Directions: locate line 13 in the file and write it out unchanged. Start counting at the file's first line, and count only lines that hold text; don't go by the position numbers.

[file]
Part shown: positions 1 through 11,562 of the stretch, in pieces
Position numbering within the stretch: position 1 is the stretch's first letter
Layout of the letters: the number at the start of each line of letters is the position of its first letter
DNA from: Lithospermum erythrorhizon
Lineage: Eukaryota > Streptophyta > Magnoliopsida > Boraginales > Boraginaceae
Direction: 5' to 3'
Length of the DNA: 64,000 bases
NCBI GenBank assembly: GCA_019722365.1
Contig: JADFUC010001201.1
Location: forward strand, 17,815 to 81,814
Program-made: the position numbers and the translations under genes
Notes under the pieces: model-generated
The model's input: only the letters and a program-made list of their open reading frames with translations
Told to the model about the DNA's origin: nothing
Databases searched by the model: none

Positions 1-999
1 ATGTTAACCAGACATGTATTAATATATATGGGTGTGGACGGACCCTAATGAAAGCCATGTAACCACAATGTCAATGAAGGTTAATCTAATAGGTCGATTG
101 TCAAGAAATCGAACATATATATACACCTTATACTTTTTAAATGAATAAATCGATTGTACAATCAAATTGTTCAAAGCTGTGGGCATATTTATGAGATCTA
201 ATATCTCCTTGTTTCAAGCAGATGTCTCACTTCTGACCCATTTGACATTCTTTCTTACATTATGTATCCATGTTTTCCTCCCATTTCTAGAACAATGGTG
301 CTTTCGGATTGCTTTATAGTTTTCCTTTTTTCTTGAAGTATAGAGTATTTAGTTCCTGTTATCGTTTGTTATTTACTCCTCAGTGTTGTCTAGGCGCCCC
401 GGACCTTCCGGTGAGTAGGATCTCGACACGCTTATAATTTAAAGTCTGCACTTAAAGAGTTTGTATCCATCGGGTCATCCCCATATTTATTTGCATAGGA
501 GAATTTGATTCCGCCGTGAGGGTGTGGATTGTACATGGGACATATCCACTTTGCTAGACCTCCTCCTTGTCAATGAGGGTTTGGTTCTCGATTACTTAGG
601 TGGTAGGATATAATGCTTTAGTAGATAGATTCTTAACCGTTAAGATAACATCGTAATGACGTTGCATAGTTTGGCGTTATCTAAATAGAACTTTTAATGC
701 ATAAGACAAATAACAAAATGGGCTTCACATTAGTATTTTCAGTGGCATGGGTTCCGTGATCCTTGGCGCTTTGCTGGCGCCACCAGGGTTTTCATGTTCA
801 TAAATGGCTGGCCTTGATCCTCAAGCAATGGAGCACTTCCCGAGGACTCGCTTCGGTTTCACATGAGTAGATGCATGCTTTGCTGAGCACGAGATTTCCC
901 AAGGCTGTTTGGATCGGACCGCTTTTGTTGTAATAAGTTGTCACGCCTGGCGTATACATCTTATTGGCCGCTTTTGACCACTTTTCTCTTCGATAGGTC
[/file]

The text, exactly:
The model's input: only the letters and a program-made list of their open reading frames with translations